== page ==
1. The Premise: We appreciate your support. Why else would we write? Did we thank you as a Donor four to five times over the course of the year?
  2. The Real Premise: Wait, what? Someone has decided that the written acknowledgment letter represents an unmanageable burden. What? Thank you letters mailed in the mail are too demanding of a full time and adequately staffed development program? Did you just proclaim “internal efficiencies” to the donor as a rationale for shoddy gratitude? Internal efficiencies?
  3. The Offer: Wait, there isn’t one. Want to still receive written acknowledgements for your taxes or personal enjoyment? Too bad. Confirm your email. Even if is is still the AOL one. Even if you don’t want to get email from our organization. This email will serve as your receipt for tax purposes. You are lucky to receive it, you ingrate donor. Never mind the opportunity to educate, inspire and engage via a generous thank you. Nope. A receipt is what you get. Like at CVS. Wait, except they give coupons with receipts. To reward loyalty.
  4. The Staff Pain: Seriously, you donor guys. Written acknowledgement letters are HARD. If only the staff got paid to conduct this misery. The least you can do as a donor is confirm your email. Just do it. Ingrate.
  5. The Donor Drama: Seriously you fundraising dummies. Are you kidding with this from a donor perspective? From your grandmother you learned to send thank you notes. This is a disaster. Someone should be fired.
  6. The Chief Advancement Officer: This is the giveaway. This “new system” could only have been schemed by a Disrupting Administrator. As titles move away from “Fundraising” or “Development” I see more and more of this sort of nonsense. My guess is that the staff teams spends so much time pondering Philanthropy that they cannot be bothered to fundraise.
  7. The Takeaway: If I am a donor to this place, the answer is easy. Clearly my support is burdensome and rife with internal inefficiency. So I will direct my giving elsewhere. No worries. Take a long lunch. Think about how Pokemon Go can work into your next donor event. Go fly a kite.

Send proper thank you letters. Don’t be a Chief Advancement Officer.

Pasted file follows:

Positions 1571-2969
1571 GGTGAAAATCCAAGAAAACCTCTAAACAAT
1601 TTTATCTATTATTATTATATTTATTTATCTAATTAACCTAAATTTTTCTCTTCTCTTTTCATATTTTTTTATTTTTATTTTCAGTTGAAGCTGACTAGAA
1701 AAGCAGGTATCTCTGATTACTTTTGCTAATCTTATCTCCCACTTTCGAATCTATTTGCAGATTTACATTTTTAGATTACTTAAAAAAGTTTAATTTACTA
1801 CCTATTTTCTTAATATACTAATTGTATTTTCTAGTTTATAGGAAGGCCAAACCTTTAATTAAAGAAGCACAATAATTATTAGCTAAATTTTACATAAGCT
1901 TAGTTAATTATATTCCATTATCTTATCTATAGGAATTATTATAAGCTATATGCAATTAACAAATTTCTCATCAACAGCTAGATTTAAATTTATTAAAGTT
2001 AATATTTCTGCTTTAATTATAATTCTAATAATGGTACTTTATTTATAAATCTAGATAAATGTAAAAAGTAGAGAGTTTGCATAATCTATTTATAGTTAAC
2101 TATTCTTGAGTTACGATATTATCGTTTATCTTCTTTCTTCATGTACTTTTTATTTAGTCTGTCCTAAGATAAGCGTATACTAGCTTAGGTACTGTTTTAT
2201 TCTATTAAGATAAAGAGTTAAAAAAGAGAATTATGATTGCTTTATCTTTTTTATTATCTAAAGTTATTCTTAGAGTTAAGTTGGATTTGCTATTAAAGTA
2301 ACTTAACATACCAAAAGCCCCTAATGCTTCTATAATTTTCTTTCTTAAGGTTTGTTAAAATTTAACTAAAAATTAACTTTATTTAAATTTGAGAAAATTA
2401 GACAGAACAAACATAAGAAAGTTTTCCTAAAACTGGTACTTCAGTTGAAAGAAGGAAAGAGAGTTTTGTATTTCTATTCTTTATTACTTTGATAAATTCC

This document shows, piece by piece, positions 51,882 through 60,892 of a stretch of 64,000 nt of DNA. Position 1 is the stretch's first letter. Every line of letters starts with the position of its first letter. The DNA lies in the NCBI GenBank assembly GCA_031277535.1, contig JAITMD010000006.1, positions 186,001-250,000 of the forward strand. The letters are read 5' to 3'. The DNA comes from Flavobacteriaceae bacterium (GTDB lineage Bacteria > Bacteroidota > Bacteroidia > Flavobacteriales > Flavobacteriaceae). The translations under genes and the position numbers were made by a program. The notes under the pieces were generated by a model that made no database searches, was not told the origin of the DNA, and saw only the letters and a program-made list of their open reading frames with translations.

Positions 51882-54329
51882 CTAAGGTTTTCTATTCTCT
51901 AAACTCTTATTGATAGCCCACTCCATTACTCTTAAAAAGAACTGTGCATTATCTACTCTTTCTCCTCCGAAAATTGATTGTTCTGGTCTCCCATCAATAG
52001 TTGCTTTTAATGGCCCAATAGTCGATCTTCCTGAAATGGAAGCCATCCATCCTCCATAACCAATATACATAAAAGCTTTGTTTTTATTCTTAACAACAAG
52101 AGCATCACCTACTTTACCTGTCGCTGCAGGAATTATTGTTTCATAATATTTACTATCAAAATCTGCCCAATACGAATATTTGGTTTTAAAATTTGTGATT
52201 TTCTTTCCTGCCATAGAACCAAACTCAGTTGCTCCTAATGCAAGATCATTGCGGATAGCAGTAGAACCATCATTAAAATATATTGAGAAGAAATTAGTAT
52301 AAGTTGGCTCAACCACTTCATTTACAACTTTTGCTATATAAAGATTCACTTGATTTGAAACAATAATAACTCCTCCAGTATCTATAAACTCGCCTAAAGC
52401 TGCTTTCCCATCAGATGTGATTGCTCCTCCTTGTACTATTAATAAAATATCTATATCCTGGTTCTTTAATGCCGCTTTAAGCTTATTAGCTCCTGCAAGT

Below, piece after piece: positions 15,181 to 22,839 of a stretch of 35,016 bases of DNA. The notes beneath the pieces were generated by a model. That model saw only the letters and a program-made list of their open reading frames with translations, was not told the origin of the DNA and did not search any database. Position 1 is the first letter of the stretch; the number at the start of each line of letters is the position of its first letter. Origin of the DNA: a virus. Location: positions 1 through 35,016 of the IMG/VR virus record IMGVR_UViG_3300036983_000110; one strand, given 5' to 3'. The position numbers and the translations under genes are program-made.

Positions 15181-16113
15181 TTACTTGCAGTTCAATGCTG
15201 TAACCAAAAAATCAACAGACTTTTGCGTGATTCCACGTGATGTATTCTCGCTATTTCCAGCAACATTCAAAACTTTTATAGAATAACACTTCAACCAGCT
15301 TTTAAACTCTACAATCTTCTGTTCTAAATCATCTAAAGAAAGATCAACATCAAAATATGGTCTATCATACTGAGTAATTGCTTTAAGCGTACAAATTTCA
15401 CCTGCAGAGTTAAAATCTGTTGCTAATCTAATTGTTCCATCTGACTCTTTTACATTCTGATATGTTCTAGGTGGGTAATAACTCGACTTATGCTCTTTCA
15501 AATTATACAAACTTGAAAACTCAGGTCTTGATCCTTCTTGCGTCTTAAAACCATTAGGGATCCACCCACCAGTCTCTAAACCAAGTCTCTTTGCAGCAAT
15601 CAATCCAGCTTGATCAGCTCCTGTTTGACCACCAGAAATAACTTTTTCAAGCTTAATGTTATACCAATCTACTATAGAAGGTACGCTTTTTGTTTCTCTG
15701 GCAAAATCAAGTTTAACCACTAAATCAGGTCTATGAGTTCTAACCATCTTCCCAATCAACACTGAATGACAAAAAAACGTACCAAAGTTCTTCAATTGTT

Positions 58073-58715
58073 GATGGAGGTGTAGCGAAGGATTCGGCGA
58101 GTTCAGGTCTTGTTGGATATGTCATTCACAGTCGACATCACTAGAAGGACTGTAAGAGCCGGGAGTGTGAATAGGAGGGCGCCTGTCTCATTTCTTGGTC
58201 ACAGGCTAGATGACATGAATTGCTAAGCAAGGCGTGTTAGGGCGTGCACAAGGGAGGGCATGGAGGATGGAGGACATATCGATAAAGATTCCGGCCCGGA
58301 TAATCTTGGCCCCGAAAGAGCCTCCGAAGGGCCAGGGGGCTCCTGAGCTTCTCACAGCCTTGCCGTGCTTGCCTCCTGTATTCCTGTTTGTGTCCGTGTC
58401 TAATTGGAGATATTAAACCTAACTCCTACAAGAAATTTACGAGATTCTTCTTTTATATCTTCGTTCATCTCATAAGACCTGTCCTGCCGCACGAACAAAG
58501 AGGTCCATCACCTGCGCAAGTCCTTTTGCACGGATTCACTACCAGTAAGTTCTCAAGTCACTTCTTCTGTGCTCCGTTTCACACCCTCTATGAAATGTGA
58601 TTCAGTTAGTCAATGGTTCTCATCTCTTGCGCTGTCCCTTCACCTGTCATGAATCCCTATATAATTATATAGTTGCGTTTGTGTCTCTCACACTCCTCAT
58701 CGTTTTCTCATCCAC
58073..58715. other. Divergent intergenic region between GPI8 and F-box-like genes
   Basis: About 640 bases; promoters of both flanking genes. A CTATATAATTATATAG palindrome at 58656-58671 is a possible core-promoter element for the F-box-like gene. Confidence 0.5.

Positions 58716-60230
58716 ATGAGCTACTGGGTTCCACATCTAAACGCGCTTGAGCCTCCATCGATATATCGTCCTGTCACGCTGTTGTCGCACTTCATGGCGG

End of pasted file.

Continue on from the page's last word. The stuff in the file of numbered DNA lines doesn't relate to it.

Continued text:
Posted in Annual Fund, Fundraising, Leadership, Performing Arts | Tagged , , , , | 4 Comments

The 7 days of Week 52. End the (fundraising) Fiscal Year With Tacos.

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The Annual Fund, when properly planned for and administered, is a full year proposition. That is 12 months, 365 days, 8,760 hours of hard work and determined focus. Mostly. There has to be time to fight with marketing about the survey monkeys and the stupid newsletter photos they insist upon. But otherwise, a full twelve months of board engagement, avoiding lunches at your desk, and sexy sponsorship proposals. Beach Vacation (fundraisers really should take holiday in July. There is no good fundraising to be accomplished) is just around the corner.

So, for most organizations, June 23 mean exactly a week to go is the fiscal year. What’s left to do?

  • Day 1: Take Stock. Assess, as always, progress to the plan. You are making your goal, yes? What is left? Too late to write grants? Yes. Is the board fully committed and on time with payments? Where is the remaining opportunity? What volunteer can still help? There is only time for sure bets with a week to go. 
  • Day 2: Focus on Renewals. It is a mistake to give up on any renewable gift, even if you are at or ahead of your fundraising goal. A donor is much less likely to come back if they miss a year. Those renewal calls are about relationships, not just the money. Leave no gifts behind. Not even one, if you can help it.
  • Day 3: Unveil your Gadget Fundraiser. I am not a big fan of kickstarters and so forth to raise renewable revenue. But fiscal year end is a good time to try one. It doesn’t have to Fancy. Send an email (along with a link to an online giving portal) with a challenge….”If we can raise $2,500 in 24 Hours, the Kittens get to go to Band Camp”. The secret of social media fundraising is to keep the campaign short and sweet. No one wants to promote Kitten Band Camp on their Facebook page day after day for weeks on end. Kitten Band Camp was the name of my 5th Band. 
  • Day 4: Surprise a Donor. Summer is high season for many wonderful programs in our world. Who would like to see the kids learn to fix bicycles, check out the new tree house, or meet the baby platypus? Me. I would. Call me and invite me.
  • Day 5: Rest. It is Sunday. Hang out with your kids. The new Bourne film looks solid. For your donor relations folks in the basement, they call that yellow blob in the sky, “The Sun”.
  • Day 6: Taco Party. Every fundraising shop needs an occasional taco party. There is a good taquiera in your town, I promise. Al pastor, carnitas, fish for around $1.50 each. Everyone loves tacos.  Just don’t get the chicken tacos. Chicken tacos are sad. And if I hear you order yours with sour cream, I will judge. No CFRE for you.
  • Day 7: Say Thank You. I am a huge fan of reserving the morning of June 30 for making thank you calls. Gather a group of board members and development committee. Call a bunch of donors, at all levels, and thank them for an amazing year. No ask. No secret agenda. Just a thank you, sincerely, and with joy. A happy fundraiser is an irresistible force for good. Maybe have tacos again while you call donors. Bliss.

Bravo. You made it. See you on July 1, when we pursue 125% of this year’s goals with the same resources and, if we are lucky, 65% donor retention.

Enjoy the Beach!